7. Examine for continuity atx = a, the function/where
x2 ~a. a
/(x)= 0
x '" a
O<x<a
a<x
Also examine if the function is derivable at a.
U rheberrec htl lch gesc h (jutes M ateri a
Derivatives 79
r ~
a Find the deri v ative of/where 1(.1:) '" ~I~X_, when x ~ Oand 1(0) == 0 x
and show that the derivative is continuous at x '" 0,
9. Examine the continuity and derivabilit)' in the interval ] oo,c:rJ[ of the function defined as follows:
/(x) = 1 in jc:rJ,O(
'" I +sinx in f'n
: 2+(xiY in ]i,oo[
10. Show that the function I(x) = ~Ix  21+51x31 for all xe R is not derivable at x "" 2 andx = 3.
U rheberrcc htl lch gesc h utztes Iv! aleri"
80 Differentisl Calculus
4.5. GEOMETRICAL INTERACTION OF A DERIVATIVE
Consider two points I'[c,fic)] and 2(c+h,fic+h)] on the eurvej = fix). Draw the ordinates PL, QM and draw PN1MQ.
y
FIgure 4.1
We have, PN = LM= II and NQ =MQ.LP
... }(c+h) j{c)
:. tan LXRQ== tan LNPQ
= NQ
PN
j(c+h) j(c)

II
... (1)
Here, LXRQ is the angle which the chord PQ o·fthe curve makes with:laxis ..
As h approaches 0, the point Q moving along the curve approaches the point P, the chord PQ approaches the tangent line TP and ORQ which we denote by 1jI. On laking limits, the equation(i) gives
tan lJI == f'(c)
Thus f'(e) is the slope of the tangent to the curve y '" }(:I) at the point P[e,J(c)J.
The slope oj the tangent at a point of a curve is also known as the Gradiclil oj the curve at the poin;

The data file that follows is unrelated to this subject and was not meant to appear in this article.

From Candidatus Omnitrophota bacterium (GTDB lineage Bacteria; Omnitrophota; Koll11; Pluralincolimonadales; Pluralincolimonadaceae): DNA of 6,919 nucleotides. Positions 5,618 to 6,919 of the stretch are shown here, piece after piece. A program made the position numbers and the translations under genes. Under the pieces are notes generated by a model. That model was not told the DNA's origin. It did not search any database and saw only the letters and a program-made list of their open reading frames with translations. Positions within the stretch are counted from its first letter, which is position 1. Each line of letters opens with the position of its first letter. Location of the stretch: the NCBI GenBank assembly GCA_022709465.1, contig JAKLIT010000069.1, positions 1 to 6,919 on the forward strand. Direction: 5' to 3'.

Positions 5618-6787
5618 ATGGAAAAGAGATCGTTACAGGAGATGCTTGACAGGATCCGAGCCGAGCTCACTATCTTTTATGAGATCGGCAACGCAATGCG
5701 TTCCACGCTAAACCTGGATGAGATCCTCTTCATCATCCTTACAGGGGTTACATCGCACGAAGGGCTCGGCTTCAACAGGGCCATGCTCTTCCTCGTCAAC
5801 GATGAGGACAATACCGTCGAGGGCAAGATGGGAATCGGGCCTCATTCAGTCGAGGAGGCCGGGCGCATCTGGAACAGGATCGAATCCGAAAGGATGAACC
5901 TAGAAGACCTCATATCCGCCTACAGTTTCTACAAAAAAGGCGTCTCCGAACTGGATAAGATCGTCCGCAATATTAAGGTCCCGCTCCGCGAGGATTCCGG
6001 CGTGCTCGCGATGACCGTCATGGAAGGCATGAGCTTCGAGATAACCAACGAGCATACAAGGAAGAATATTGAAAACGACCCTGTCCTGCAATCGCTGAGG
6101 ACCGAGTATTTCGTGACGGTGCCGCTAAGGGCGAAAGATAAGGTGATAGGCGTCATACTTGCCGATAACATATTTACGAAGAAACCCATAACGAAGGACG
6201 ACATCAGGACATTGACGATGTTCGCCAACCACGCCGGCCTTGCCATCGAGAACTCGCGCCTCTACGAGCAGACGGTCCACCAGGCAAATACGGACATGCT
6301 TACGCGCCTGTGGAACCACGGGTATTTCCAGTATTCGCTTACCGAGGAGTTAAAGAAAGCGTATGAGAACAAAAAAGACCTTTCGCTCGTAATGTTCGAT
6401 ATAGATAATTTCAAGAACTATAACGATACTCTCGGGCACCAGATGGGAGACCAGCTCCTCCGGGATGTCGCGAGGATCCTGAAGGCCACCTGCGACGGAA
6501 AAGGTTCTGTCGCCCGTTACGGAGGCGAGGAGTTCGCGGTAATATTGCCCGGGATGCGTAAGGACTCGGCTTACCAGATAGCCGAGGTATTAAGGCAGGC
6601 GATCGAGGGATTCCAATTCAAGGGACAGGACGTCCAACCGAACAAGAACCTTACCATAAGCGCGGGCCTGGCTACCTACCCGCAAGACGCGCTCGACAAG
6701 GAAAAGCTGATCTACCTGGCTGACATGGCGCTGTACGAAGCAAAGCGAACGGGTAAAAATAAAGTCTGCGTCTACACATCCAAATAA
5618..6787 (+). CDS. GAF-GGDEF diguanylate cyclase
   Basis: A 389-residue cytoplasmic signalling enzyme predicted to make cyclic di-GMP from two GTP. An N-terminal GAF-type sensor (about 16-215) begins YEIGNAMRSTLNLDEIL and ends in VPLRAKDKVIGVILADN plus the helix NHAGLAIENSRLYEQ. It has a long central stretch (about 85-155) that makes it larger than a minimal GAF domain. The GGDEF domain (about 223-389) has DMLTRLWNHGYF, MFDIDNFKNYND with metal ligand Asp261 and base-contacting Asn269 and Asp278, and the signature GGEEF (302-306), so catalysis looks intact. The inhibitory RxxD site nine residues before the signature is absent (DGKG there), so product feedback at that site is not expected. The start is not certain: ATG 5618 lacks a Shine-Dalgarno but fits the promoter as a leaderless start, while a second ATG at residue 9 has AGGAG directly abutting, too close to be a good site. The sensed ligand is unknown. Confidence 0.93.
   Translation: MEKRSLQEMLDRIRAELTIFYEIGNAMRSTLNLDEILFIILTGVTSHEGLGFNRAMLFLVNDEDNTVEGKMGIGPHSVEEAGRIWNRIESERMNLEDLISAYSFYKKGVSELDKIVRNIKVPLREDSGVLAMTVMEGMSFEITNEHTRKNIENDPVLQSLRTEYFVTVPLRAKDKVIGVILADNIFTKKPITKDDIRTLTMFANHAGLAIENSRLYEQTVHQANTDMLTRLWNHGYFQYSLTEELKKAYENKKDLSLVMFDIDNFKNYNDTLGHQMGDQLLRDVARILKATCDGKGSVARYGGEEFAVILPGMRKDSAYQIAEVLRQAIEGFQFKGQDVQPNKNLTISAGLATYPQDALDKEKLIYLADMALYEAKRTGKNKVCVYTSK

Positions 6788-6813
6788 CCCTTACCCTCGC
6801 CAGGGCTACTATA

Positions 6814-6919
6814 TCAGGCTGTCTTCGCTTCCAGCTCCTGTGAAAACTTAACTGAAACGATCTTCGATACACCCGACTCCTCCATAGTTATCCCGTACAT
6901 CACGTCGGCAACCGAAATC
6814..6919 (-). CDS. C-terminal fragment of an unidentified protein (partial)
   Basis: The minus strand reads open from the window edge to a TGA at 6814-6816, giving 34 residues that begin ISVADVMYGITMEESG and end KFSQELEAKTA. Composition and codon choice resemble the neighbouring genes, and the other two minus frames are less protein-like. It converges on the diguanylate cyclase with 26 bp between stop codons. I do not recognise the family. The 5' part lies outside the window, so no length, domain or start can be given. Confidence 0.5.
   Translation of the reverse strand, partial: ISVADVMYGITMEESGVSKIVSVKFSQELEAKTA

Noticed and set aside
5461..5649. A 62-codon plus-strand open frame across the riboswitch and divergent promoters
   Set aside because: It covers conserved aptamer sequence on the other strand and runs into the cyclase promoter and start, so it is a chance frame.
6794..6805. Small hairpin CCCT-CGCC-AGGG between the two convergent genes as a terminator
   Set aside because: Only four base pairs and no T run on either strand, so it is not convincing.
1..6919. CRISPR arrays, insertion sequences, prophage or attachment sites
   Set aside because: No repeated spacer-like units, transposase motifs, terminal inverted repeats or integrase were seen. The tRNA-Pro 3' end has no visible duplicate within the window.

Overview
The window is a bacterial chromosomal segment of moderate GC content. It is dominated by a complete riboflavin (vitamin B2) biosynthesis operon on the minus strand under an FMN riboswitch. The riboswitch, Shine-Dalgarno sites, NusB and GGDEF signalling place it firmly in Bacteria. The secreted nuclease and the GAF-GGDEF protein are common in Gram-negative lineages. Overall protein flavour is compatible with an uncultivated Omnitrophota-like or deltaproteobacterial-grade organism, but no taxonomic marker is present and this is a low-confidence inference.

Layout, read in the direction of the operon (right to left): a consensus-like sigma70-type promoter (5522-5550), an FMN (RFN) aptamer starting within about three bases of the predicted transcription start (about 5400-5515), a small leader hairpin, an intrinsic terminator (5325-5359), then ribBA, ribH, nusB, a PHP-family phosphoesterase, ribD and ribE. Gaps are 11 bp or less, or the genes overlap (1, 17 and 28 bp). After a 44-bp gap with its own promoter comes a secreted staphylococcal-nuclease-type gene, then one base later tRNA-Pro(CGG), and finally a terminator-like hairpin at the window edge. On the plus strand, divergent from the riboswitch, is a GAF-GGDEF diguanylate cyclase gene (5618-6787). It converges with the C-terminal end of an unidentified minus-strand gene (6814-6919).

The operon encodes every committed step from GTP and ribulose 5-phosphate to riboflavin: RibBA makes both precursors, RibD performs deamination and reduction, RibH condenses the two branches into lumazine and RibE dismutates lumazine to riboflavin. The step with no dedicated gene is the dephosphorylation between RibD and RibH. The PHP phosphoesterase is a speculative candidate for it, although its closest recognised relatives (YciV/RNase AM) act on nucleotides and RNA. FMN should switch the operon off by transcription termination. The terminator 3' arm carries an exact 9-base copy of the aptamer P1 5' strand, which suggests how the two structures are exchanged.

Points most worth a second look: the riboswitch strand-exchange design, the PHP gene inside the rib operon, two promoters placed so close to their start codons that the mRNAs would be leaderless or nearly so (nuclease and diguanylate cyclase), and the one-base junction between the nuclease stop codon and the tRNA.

U rheberrec htl lch gesc h (jutes Iv! ateri a
DerivBtives 81
4.6. DIFFERENT.IAL ANI;) DIFFERENTIAL CO~ EFFICIENT
Let a Functionf be differentiable in fa. hJ. Let .x e[a,b 1
We write, y '" j(x)
. I· 6y f'()
Now,when ~~4 0, .. rm ~ "'.X
So that, ::. differs from I'(x) by a variable which tends to zero when ·fix +0
We write,
t.Y""f'(X)+CI. 6x
0. t.y:=. f'(x)fix +a1u:
!'(x)llX is more significant than that of u6x in that oAr is the product oftwo variables cr. and t.x each of which tends to zero. The part j'(x)t.x is called the differential ofy and is denoted by dy.
:. dy = /'(x)t.x
When f(x) ",. x,f'(x) .'" 1 ., dx '" I x!u= t.x
Thus, we have
dy =f'(x)dx
While fly denotes the increment iny, dy stands for the differential ofy. The derivative f' (x) being the coefficient of the differential dx is also known as differential coefficient.
4.7. KINETIC INTERPRETATION OF A DERIVATIVE
In practice, velocity at an instant is calculated by measuring the distance' traveled in some short interval of time subsequent to the instant under consideration. This manner of calculating the velocity cannot clearly be
U rheberrec hit lch gesc h utztes M ateri"
82 Differential Calculus
considered precise, fOT different measuring agents: may employ differential intervals for the purpose. In fact, this is only an approx:imate value of the actual velocity, The smaller the interval, the better is. of course, the approximation to the actual velocity.
The precise meaning of the velocity ora moving particle alany instant can only be given by employing the notation of derivative which we do in the following.
E.'<pr6sion for veloc;ty. The motion ora particle along a straight line is analytically represented by an equation of the fonn